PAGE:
dmesg
 
* This command will tell you the device name of your newly inserted USB device.
 
* Please note that most desktop environments automatically mounts inserted USB devices. You should unmount it before running the "dd" command above
 
 
 
==== Windows users ====
 
[[{{ns:image}}:USB-extract.png]]
 
* Download the self extracting exe file (packaged with 7zip), and run it as administrator
 
* It will self exctract to a temporary location and launch an image writing program
 
[[{{ns:image}}:USB-write.png]]
 
* Select the removable drive letter you want to use, and click the "Write" button
 
* Wait until its finished, and you will have your usb drive ready to use.
 
 
 
== Boot Alpine ==
 
Put your AlpineLinux-USB in a computer that can boot from USB.<BR>
 
'''''Note:''' You might need to change boot-order in your BIOS-settings in order to boot from USB.''
 
 
 
When your computer has booted you will get prompted for a username.<BR>
 
On a clean AlpineLinux you just enter ''root'' and no password and you will get logged on to your Alpine linux.
 
  
 
{{Installing_Alpine_see_also}}
 
{{Installing_Alpine_see_also}}

Revision as of 14:59, 9 October 2009

Installing Alpine on a USB Stick - Manual Process

This process applies to Alpine Linux 1.9.0 or later. See also: Installing Alpine on USB Automated

Requirements

In order to follow this document, you will need:

  • Alpine Linux CD-ROM (Download a .iso file containing an Alpine release.)
  • Computer with CF card reader
  • CF card

If you already have a running Linux system (Alpine Linux 1.8.x, Debian, Gentoo, RedHat, etc.), log in as root, insert the Alpine Linux CD-ROM into the running Linux computer, and skip the next section.

Boot Alpine Linux CD-ROM

  1. Insert the Alpine Linux CD into a computer.
  2. Boot the computer from the Alpine Linux CD-ROM.
    • This step may require changes to the BIOS settings to select booting from CD.
  3. Login with the username root. No password is needed.

Boot Alpine Linux CD-ROM

  1. Insert the Alpine Linux CD-ROM into a computer.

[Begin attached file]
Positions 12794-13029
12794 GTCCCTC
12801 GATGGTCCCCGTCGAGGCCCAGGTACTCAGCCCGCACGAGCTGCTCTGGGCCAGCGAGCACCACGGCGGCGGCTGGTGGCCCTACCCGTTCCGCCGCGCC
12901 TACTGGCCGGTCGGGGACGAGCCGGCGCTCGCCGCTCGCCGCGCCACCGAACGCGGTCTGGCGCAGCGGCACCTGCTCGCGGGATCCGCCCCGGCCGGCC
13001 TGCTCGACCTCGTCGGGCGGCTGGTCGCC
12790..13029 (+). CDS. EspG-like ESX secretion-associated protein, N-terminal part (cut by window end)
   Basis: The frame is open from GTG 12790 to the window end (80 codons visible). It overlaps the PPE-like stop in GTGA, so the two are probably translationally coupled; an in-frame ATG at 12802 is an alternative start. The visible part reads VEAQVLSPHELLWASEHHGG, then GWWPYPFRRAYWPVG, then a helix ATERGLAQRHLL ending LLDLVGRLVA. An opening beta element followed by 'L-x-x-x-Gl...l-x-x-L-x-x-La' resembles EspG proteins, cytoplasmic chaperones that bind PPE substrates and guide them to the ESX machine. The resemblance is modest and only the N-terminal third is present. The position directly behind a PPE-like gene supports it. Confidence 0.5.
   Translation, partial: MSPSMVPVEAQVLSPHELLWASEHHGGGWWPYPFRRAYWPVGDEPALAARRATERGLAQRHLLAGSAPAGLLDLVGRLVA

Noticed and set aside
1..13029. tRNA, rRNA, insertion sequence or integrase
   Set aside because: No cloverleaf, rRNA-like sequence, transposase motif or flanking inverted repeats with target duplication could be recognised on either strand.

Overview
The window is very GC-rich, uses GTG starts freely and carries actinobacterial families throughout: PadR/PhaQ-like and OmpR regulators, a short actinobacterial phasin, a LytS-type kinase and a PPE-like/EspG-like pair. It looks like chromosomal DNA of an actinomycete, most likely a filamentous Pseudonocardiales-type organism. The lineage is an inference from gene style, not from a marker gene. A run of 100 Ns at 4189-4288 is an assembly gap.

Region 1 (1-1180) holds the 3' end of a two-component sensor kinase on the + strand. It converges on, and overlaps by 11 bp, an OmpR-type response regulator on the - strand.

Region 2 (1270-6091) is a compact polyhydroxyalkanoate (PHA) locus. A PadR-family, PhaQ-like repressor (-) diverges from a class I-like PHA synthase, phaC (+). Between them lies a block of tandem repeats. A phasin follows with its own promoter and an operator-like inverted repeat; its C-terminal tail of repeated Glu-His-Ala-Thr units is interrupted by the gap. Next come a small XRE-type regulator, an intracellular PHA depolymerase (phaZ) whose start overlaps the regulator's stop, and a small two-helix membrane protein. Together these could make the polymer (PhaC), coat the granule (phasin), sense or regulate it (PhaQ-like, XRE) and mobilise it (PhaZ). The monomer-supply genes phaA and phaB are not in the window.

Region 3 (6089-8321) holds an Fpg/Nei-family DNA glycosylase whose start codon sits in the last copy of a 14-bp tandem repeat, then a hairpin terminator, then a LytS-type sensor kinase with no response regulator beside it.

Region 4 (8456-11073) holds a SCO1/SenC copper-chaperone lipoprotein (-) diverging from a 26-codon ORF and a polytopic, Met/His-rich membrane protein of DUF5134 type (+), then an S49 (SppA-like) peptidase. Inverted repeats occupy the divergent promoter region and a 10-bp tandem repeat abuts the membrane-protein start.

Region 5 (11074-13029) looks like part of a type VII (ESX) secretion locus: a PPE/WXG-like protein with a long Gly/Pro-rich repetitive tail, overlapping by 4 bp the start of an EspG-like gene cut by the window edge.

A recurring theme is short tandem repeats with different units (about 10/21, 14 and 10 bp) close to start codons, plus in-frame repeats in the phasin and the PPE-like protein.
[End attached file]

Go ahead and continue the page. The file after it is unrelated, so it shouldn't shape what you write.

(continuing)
2. Boot the computer from the Alpine Linux CD-ROM.
    • This step may require changes to the BIOS settings to select booting from CD.
  3. Login with the username root. No password is needed.
Tip: If you're not able to boot from the CD, then another option is to boot from a regular Alpine installation, and manually mount the ISO image to /media/cdrom.

Determine the Device Name of the USB stick

Determine the name your computer uses for your USB stick. The following step is one way to do this.

  1. After inserting the USB stick, run the command:
    • dmesg

    • At the end of this command you should see the name of your USB stick, likely starting with "sd". (For example: "sda").
    • The remainder of this document will assume that your USB stick is called /dev/sda
  2. Use "fdisk -l" or "blkid" to check the device name by size or label

Format USB stick

Run fdisk (replacing sdX with your USB stick name):

fdisk /dev/sdX

  1. (Optional) - Create new partition table with one FAT32 partition
    • d Delete all partitions (this may take a few steps)
    • n Create a new partition
    • p A primary partition
    • 1 Partition number 1
      • Use defaults for first and last cylinder (just press [Enter] twice).
    • t Change partition type
    • c Partition type (Win95 FAT32/LBA)
  2. Verify that the primary partition is bootable
    • p Print list of partitions
    • If there is no '*' next to the first partition, follow the next steps:
      • a Make the partition bootable (set boot flag)
      • 1 Partition number 1
  3. w Write your changes to the device

Format the new partition with:

mkfs.vfat /dev/sdX1

Add Alpine Linux to the USB stick

To boot from your USB stick you need to copy the contents of the CDROM to the USB stick and make it bootable. Those two operations can be automated with the setup-bootable tool or can be done manually.

See also notes to create an Alpine Linux USB stick from within KVM with setup-bootable.

Note: If the following commands fail due to 'No such file or directory', you may have to remove and reinsert the USB stick, or even reboot, to get /dev/sda1 to appear